Mechanical integrity inspections during capital projects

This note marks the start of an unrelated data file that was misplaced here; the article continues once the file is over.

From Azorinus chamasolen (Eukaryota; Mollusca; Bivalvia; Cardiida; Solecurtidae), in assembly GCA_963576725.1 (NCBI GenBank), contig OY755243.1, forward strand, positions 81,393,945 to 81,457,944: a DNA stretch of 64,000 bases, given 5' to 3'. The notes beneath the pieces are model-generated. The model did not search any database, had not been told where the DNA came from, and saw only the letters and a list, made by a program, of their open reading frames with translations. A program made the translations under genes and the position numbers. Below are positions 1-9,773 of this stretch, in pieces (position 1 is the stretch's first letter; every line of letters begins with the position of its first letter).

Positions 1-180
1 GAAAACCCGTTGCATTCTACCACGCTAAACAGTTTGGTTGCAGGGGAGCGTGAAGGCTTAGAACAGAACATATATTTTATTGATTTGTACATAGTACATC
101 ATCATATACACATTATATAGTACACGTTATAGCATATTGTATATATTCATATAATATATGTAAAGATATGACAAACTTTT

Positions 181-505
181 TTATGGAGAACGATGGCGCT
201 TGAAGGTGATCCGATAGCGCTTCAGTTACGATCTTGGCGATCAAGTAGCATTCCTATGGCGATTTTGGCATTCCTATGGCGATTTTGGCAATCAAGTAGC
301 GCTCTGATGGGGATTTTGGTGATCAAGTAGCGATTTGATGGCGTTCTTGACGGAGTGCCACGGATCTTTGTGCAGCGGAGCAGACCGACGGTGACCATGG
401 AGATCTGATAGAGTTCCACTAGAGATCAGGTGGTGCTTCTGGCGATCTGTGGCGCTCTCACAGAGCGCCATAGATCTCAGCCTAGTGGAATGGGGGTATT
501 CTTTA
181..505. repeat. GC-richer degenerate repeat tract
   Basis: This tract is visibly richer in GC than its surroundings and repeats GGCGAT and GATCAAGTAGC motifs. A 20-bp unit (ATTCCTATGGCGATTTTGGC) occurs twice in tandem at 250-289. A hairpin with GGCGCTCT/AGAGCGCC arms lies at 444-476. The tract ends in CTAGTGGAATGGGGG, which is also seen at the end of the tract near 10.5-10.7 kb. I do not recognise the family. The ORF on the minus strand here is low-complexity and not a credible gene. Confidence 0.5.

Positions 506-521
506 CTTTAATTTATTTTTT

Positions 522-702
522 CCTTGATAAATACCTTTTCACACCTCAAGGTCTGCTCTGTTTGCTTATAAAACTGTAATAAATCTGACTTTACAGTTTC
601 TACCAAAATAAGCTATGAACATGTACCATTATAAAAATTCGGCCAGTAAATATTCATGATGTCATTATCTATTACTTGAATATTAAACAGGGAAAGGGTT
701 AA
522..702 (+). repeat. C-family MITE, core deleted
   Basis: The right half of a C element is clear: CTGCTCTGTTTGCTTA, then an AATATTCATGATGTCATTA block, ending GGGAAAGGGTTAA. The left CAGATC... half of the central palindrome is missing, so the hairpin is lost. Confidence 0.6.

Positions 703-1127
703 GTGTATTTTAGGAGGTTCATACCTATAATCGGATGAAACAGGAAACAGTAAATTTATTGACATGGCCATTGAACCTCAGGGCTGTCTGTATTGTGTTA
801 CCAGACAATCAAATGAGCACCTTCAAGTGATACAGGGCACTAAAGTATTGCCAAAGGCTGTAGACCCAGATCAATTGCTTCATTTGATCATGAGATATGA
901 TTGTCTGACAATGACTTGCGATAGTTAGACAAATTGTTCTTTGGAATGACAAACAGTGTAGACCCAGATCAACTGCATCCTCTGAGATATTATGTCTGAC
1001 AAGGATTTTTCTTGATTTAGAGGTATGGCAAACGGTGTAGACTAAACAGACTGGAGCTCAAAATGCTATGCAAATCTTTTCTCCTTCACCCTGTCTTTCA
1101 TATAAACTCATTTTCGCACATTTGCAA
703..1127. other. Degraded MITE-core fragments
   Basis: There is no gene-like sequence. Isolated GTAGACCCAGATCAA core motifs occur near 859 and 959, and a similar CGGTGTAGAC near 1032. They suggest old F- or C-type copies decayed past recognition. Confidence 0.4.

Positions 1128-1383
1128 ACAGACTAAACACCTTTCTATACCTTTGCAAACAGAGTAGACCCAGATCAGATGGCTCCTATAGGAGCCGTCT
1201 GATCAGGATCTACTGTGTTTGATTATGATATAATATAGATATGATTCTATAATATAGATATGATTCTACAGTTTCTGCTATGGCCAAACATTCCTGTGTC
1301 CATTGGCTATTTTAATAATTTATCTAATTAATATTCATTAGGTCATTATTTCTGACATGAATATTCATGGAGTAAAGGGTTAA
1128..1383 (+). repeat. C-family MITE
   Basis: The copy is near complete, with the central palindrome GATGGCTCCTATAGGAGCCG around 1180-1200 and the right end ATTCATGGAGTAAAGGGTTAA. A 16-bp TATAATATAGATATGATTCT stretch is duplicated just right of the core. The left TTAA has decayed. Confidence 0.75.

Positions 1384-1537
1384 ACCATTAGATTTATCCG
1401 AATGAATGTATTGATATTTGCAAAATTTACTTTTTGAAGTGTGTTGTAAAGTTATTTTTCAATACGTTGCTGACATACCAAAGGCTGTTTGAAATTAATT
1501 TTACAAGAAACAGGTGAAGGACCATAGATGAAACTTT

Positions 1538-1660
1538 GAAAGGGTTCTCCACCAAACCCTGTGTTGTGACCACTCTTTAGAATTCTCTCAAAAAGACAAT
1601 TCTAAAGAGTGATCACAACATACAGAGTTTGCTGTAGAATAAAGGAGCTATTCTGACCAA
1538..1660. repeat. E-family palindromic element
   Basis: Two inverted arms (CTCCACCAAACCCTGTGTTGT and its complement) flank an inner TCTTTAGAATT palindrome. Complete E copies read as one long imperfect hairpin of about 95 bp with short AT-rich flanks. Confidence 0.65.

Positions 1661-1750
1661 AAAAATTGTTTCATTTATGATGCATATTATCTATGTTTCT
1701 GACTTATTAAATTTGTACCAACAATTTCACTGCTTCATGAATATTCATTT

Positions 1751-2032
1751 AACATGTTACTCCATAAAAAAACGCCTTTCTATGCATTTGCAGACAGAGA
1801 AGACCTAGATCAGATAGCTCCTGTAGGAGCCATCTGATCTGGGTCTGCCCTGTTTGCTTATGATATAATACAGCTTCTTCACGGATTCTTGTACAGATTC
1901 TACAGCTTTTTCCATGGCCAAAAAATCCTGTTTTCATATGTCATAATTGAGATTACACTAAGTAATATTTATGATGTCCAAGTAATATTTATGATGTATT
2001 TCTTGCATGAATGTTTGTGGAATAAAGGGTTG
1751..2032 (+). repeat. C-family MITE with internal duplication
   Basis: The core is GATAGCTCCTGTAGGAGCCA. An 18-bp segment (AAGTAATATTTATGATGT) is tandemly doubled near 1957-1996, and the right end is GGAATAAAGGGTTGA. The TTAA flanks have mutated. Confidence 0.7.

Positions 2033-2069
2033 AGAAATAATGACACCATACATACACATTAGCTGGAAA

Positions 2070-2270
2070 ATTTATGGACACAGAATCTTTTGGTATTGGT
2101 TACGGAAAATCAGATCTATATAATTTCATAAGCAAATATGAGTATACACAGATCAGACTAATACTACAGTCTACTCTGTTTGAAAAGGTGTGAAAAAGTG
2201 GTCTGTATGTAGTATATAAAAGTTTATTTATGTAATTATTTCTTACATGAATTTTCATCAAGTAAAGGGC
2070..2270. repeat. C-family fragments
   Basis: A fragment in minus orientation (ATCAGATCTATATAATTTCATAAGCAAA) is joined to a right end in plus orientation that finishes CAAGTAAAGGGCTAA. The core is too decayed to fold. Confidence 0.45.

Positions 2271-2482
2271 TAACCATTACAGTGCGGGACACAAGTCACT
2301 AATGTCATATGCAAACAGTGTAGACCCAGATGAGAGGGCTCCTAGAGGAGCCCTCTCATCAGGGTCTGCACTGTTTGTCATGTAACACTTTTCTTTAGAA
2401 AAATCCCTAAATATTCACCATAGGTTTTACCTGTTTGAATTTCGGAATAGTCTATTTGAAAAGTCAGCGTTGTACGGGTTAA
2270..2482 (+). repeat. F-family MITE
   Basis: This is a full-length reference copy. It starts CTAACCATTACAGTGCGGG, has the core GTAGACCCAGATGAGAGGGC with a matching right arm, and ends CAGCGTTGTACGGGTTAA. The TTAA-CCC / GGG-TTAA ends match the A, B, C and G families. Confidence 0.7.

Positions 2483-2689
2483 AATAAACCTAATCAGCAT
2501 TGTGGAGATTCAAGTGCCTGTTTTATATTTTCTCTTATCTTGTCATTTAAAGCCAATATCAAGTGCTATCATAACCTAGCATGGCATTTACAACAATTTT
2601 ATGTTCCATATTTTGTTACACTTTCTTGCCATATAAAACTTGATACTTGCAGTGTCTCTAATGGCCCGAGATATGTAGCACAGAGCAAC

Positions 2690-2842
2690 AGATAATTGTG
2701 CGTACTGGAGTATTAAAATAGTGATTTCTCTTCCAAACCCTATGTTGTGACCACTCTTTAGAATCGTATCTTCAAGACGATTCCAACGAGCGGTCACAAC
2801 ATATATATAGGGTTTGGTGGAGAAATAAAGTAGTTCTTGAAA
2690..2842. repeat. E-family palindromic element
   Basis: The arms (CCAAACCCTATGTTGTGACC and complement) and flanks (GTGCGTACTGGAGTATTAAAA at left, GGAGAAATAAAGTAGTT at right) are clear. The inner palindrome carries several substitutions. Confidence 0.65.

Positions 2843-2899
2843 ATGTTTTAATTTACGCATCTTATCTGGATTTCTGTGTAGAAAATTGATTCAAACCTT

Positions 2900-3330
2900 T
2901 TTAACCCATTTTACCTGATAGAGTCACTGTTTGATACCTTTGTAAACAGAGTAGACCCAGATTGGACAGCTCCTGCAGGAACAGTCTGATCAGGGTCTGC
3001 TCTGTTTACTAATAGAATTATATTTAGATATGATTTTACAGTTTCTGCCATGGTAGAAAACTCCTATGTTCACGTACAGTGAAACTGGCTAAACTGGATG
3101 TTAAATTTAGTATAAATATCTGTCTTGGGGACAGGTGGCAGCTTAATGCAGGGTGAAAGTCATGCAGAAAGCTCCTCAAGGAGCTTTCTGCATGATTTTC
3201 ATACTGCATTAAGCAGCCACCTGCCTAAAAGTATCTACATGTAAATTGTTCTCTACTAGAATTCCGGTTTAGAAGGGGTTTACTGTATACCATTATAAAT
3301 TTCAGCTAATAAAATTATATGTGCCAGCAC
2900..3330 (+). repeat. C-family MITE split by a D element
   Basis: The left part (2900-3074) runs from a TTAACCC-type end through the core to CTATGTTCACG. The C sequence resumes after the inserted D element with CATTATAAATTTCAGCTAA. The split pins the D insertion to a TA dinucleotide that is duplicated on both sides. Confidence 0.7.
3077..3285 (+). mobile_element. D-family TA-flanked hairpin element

Putting off the initial thickness measurements (i.e., baseline) of piping and vessels in a new process unit is both common and problematic. The tendency of owners is to rely on the nominal thickness because the actual original thickness was either not measured or not recorded for calculating corrosion rates after the thickness readings of first wave are taken with the equipment having been in service for some period of time. Consequently, significant errors in calculated corrosion rates may result from variations of thickness allowed by mill tolerance standards during fabrication. Not having the original thickness can either mask potentially hazardous conditions or cause concern where none is really warranted. Involvement of the inspection department in a capital project can significantly improve quality, reduce cost, and ensure compliance. The objectives of this article are to provide: (1) justification for a detailed inspection during capital projects; (2) show effective roles for inspection departments in capital projects; (3) justification for performing vendor surveillance in capital projects; (4) the technical advantages for performing preservice baseline inspections. © 2011 American Institute of Chemical Engineers Process Saf Prog, 2011